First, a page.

Nowadays breadboards are often sold with a breadboard power module and a bunch of jumper wires included. This power module allows you to easily apply 5 and/or 3.3 volt to the power rails of the breadboard using an external power source. However, often you need a higher voltage in your project as well, maybe 9 or 12V to power your Arduino, relay, audio amp, etc. This little tweak shows you a simple yet effective solution.— more →
Some years ago I provided some workshops on local radioclubs, demonstrating the capabilities of Arduino boards. Along with the workshop I handed out a quick reference card to get started. Recently I was asked to do another workshop, so it was time to update my QRC. I thought it’s worth sharing, so here it is. — more →
The Neophyte receiver is an easy-to-build receiver, already built by lots of people. Many radio clubs used it as a project for starting builders. It was developed by John WA3RNC and first published in QST, February 1988. The circuit can be used to create either a 80m or a 40m receiver, depending on a few capacitors. The 60m band is just in between, therefore I decided to find out the correct caps for this new amateur radio band (well… at least new in the Netherlands, from December 2015).
“Pixie 2”, one of the simplest and smallest CW transceivers ever designed. The main issue is that the TX and RX frequency is the same, so the opposite station needs to shift which he probably doesn’t know, so it takes quite some patience to get a successful QSO. Once published, lots of improved designs appeared in magazines and on the internet, one of them being the “Tiny Tornado”. Since I had some mint tins left, I decided to build this little wonder. — more →Many years ago I built a prototype of the famous
project for kids to attract them to homebrewing and hamradio. It is also very nice for people who want to learn soldering electronics. It’s a “signal tracer”, which means it detects all kinds of RF signals radiated by devices around you. It demodulates the signal, allowing the user to actually “hear” signals produced by a TV, computer, LED light, electrical wiring in the walls, etc. I showed it to different people, they all went walking around the room for a while and curiously listened to all the different signals. — more →I found a really simple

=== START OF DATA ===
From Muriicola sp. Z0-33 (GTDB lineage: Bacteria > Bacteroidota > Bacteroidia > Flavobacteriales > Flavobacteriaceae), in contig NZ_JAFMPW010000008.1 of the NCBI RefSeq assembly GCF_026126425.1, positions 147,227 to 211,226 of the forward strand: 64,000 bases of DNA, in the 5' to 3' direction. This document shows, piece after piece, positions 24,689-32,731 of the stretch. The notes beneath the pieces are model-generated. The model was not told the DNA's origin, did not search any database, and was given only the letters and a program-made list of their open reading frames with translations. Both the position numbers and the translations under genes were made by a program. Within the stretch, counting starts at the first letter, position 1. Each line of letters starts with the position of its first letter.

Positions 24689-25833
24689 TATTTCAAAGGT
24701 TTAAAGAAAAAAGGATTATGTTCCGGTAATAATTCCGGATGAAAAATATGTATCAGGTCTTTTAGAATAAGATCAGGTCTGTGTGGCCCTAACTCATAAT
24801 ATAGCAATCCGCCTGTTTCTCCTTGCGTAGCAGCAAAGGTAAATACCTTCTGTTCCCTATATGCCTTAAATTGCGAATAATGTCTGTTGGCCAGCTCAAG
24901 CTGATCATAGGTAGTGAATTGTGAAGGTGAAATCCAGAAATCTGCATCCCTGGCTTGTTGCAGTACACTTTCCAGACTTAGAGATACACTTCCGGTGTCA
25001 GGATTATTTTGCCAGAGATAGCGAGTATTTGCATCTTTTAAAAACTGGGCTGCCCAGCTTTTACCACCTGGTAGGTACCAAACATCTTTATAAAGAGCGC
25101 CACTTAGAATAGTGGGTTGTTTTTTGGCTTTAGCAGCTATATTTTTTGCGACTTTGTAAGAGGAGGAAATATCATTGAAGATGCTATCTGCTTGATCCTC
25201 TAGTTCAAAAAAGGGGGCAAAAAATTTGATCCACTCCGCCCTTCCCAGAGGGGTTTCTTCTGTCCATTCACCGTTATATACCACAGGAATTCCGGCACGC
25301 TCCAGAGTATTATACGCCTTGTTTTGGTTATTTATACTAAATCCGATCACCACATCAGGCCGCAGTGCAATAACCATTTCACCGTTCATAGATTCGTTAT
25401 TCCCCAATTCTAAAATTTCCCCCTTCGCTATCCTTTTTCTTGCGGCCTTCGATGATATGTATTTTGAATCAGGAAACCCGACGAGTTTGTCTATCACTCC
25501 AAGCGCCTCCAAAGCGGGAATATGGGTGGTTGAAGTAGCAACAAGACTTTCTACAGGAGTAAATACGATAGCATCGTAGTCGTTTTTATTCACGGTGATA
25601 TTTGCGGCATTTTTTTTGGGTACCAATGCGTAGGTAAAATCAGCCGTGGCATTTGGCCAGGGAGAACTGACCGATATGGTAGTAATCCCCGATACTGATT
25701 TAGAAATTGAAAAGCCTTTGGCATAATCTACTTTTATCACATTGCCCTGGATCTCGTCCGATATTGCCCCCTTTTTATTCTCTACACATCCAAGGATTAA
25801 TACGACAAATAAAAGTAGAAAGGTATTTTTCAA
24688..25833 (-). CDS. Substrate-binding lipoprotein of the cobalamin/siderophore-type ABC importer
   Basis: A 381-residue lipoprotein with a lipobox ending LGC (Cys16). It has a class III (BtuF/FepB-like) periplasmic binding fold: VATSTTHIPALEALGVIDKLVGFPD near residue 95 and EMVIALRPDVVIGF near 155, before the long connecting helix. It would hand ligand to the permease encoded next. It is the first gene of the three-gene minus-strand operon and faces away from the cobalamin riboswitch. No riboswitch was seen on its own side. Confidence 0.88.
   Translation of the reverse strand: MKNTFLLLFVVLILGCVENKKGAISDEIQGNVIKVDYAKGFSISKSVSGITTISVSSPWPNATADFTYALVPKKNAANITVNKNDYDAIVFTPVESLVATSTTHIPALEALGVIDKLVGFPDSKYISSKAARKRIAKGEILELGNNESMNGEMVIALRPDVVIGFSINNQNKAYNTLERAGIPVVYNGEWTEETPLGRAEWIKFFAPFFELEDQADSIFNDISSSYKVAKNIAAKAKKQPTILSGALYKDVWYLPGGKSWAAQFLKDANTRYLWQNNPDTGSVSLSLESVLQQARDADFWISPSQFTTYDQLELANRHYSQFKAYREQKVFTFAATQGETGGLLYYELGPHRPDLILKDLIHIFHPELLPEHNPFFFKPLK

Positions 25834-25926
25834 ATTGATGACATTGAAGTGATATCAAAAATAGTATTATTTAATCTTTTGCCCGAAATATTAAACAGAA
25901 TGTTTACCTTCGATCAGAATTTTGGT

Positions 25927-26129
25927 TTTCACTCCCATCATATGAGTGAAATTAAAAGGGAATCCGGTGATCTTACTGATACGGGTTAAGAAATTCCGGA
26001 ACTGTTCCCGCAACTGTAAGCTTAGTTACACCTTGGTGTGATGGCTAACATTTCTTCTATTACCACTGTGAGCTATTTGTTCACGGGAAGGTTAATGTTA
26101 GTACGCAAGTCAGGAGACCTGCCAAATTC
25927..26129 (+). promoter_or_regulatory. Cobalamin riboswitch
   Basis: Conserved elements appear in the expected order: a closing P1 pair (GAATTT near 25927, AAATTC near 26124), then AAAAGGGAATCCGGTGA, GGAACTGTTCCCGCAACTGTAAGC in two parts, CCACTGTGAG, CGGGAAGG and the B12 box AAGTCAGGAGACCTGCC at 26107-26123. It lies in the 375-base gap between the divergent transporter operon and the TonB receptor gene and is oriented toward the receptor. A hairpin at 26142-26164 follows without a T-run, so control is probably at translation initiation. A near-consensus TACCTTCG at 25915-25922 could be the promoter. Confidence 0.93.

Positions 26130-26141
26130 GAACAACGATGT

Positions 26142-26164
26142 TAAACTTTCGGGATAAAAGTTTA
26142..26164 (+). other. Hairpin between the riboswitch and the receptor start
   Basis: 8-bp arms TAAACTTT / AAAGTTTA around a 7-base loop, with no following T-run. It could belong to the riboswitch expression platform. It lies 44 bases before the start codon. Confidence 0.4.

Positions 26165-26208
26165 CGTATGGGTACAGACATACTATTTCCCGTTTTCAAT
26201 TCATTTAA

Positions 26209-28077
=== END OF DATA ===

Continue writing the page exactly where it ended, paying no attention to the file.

Van Dijken Elektronica sells a nice kit to build your own LC meter. The kit includes a professional PCB, all components, building instructions, prepared case and leads. The kit takes an evening to assemble, the result is an instrument to measure capacitors and inductors. Every radio amateur should have one. — more →The dutch electronics shop
I thought it would be nice to chat with some local radio amateurs on my way back home. I often talk to Adrian PA0RDA while driving home (by car) after work, using the local 70cm repeater PI2ZST, so I decided to prepare my bike for this UHF band. — more →
“Spijker” is a dutch word for nail, which you would normally use to hang something on the wall, or to construct wooden stuff. However, (brass) nails can also be used as as solder pad. PA0KLS used this idea to construct a receiver, called the “Spijkerradio” (nail radio). It is a nice project for starters to build their own radio.
The receiver is based on the good old 0V1. This was a very simple receiver with only one tube. PA0KLS redesigned the schema to replace the tube by transistors. He also added a small audio amplifier to allow usage of modern (low impedance) headphones or a small speaker. — more →
Fox hunting is one of the many aspects of ham radio. It’s some kind of game, where the “fox” is a little transmitter, and competitors have to locate it using a directional antenna and receiver. I already built a special receiver for fox hunting, and my wife (PD2W) built one too. So having 2 receivers it would be a nice idea to add a fox to these, to get a complete mini-fox-hunt-kit. One of the members at the club pointed me at the so-called “OXO transmitter”. I looked it up at the internet, and immediately liked its simplicity. So I started to build it.
The smallest QRP transceiver for 80 meters, called “Pixie 2”, is a very nice project to start building your own equipment. Minimum components, maximum fun. The spec’s are poor, but what else might you expect for just a few dollars?
In fact, it is only a simple Clapp Oscillator with the output directly driven into a few meters of wire. The transmitting frequency depends on the used crystal. This may be any crystal between 1 and 15 MHz, higher frequencies may perhaps work also, therefore you may lower the 2 capacitors a little bit.
The transmitting frequency is not only the one shown on the crystal, but also “harmonics”: If you have for example a crystal of 3.56 MHz, then it transmits (of course) on 3.56 MHz, but also a bit at 7.12 MHz (2 * 3.56), 10.68 MHz (3 * 3.56), 14.24 MHz (4 * 3.56), etc.
The operating voltage is not critical, a 9 volt battery will do the job.
- C1 – 100 picofarad
- C2 – 100 picofarad
- R1 – 10 kilo-ohm
- R2 – 1 kilo-ohm
- S1 – Morse key or switch
- T1 – BC547 or any other universal NPN transistor
- X1 – Any crystal you like between 1-15 MHz